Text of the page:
Systematic Review to Inform a World Health Organization (WHO) Clinical Practice Guideline: Benefits and Harms of Structured Exercise Programs for Chronic Primary Low Back Pain in Adults

Author: Leslie Verville1, Rachel Ogilvie2, Cesar A Hincapié3,4,5, Danielle Southerst1, Hainan Yu1, André Bussières6,7, Douglas P Gross8, Paulo Pereira9, Silvano Mior1,10, Andrea C Tricco11,12,13, Christine Cedraschi14,15, Ginny Brunton1,16,17, Margareta Nordin18, Gaelan Connell1, Jessica J Wong1, Heather M Shearer1,10,19, Joyce G B Lee10, Dan Wang1, Jill A Hayden2, Carol Cancelliere20
1 Institute for Disability and Rehabilitation Research and Faculty of Health Sciences, Ontario Tech University, Oshawa, Canada.
2 Department of Community Health and Epidemiology, Dalhousie University, Halifax, Canada.
3 EBPI-UWZH Musculoskeletal Epidemiology Research Group, University of Zurich and Balgrist University Hospital, Zurich, Switzerland.
4 Epidemiology, Biostatistics and Prevention Institute (EBPI), University of Zurich, Zurich, Switzerland.
5 University Spine Centre Zurich (UWZH), Balgrist University Hospital and University of Zurich, Zurich, Switzerland.
6 Département Chiropratique, Université du Québec à Trois-Rivières, Trois-Rivières (Québec), Canada.
7 School of Physical and Occupational Therapy, Faculty of Medicine and Health Sciences, McGill University, Montreal, Canada.
8 Department of Physical Therapy, University of Alberta, Edmonton, Canada.
9 Department of Neurosurgery, Centro Hospitalar Universitário São João, Faculty of Medicine, University of Porto, Porto, Portugal.
10 Department of Research and Innovation, Canadian Memorial Chiropractic College, Toronto, Canada.
11 Li Ka Shing Knowledge Institute, St. Michael's Hospital, Unity Health Toronto, Toronto, Canada.
12 Epidemiology Division and Institute for Health Policy, Management, and Evaluation, Dalla Lana School of Public Health, University of Toronto, Toronto, Canada.
13 Queen's Collaboration for Health Care Quality Joanna Briggs Institute Centre of Excellence, Queen's University, Kingston, Canada.
14 Division of General Medical Rehabilitation, Geneva University and University Hospitals, Geneva, Switzerland.
15 Division of Clinical Pharmacology and Toxicology, Multidisciplinary Pain Centre, Geneva University Hospitals, Geneva, Switzerland.
16 EPPI-Centre, UCL Institute of Education, University College London, London, England, UK.
17 McMaster Midwifery Research Centre, McMaster University, Hamilton, Canada.
18 Department of Orthopedic Surgery and Environmental Medicine, NYU Grossman School of Medicine, New York University, New York, United States.
19 Bloorview Research Institute, Holland Bloorview Kids Rehabilitation Hospital, Toronto, Canada.
20 Institute for Disability and Rehabilitation Research and Faculty of Health Sciences, Ontario Tech University, Oshawa, Canada.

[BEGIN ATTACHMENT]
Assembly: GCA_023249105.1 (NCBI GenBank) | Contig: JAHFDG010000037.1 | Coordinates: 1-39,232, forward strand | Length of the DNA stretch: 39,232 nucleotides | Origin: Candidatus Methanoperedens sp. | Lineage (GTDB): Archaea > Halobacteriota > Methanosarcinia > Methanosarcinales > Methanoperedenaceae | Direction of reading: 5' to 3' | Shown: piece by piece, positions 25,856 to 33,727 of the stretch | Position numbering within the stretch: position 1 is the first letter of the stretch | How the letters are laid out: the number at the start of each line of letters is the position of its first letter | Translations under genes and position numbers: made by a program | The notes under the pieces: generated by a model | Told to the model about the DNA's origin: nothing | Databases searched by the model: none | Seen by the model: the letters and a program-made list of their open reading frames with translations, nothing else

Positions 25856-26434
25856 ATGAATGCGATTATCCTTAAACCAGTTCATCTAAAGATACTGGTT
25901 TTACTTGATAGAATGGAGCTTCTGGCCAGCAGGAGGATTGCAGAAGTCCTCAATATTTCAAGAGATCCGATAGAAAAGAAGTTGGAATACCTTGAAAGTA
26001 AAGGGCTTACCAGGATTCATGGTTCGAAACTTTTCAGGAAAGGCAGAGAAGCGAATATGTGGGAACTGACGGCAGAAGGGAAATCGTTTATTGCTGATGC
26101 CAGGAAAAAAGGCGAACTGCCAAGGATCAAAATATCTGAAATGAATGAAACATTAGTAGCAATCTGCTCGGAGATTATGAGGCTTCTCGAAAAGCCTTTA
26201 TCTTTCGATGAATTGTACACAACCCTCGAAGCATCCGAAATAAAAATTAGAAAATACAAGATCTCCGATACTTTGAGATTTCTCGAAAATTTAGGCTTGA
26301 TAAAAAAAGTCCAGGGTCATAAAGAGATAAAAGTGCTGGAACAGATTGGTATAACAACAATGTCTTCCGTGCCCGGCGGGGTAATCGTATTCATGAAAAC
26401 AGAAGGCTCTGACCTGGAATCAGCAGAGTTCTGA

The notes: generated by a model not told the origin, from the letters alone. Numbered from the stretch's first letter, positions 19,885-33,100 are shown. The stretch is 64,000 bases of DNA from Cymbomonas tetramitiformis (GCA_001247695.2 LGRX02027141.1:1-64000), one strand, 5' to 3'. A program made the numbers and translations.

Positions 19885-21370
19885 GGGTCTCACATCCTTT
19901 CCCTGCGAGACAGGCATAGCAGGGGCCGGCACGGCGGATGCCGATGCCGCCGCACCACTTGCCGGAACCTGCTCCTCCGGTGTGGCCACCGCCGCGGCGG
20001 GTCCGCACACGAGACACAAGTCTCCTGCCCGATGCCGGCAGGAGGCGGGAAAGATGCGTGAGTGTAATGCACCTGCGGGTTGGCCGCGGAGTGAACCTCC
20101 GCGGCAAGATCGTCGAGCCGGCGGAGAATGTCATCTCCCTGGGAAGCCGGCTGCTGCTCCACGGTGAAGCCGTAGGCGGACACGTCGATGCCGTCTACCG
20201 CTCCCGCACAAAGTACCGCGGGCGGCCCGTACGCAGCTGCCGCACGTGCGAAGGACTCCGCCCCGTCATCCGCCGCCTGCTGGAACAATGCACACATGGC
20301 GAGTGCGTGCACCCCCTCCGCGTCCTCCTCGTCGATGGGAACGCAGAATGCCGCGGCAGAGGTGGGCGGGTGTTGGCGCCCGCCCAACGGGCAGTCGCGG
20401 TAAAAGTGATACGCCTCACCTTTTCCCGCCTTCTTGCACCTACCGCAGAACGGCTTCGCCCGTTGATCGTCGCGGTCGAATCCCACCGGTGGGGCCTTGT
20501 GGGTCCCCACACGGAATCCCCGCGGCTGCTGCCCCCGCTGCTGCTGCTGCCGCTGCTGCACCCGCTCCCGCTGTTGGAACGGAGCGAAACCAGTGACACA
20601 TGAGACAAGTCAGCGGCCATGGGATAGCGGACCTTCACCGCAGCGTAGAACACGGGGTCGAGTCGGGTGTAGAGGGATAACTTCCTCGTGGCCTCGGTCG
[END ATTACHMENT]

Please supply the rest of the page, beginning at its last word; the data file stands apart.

Conference/Journal: J Occup Rehabil
Date published: 2023 Nov 22
Other: Special Notes: doi: 10.1007/s10926-023-10124-4. , Word Count: 261

Evaluate benefits and harms of structured exercise programs for chronic primary low back pain (CPLBP) in adults to inform a World Health Organization (WHO) standard clinical guideline.

We searched for randomized controlled trials (RCTs) in electronic databases (inception to 17 May 2022). Eligible RCTs targeted structured exercise programs compared to placebo/sham, usual care, or no intervention (including comparison interventions where the attributable effect of exercise could be isolated). We extracted outcomes, appraised risk of bias, conducted meta-analyses where appropriate, and assessed certainty of evidence using GRADE.

We screened 2503 records (after initial screening through Cochrane RCT Classifier and Cochrane Crowd) and 398 full text RCTs. Thirteen RCTs rated with overall low or unclear risk of bias were synthesized. Assessing individual exercise types (predominantly very low certainty evidence), pain reduction was associated with aerobic exercise and Pilates vs. no intervention, and motor control exercise vs. sham. Improved function was associated with mixed exercise vs. usual care, and Pilates vs. no intervention. Temporary increased minor pain was associated with mixed exercise vs. no intervention, and yoga vs. usual care. Little to no difference was found for other comparisons and outcomes. When pooling exercise types, exercise vs. no intervention probably reduces pain in adults (8 RCTs, SMD = - 0.33, 95% CI - 0.58 to - 0.08) and functional limitations in adults and older adults (8 RCTs, SMD = - 0.31, 95% CI - 0.57 to - 0.05) (moderate certainty evidence).

With moderate certainty, structured exercise programs probably reduce pain and functional limitations in adults and older people with CPLBP.

Keywords: Exercise; Low back pain; Meta-analysis; Rehabilitation; Systematic review.

PMID: 37991647 DOI: 10.1007/s10926-023-10124-4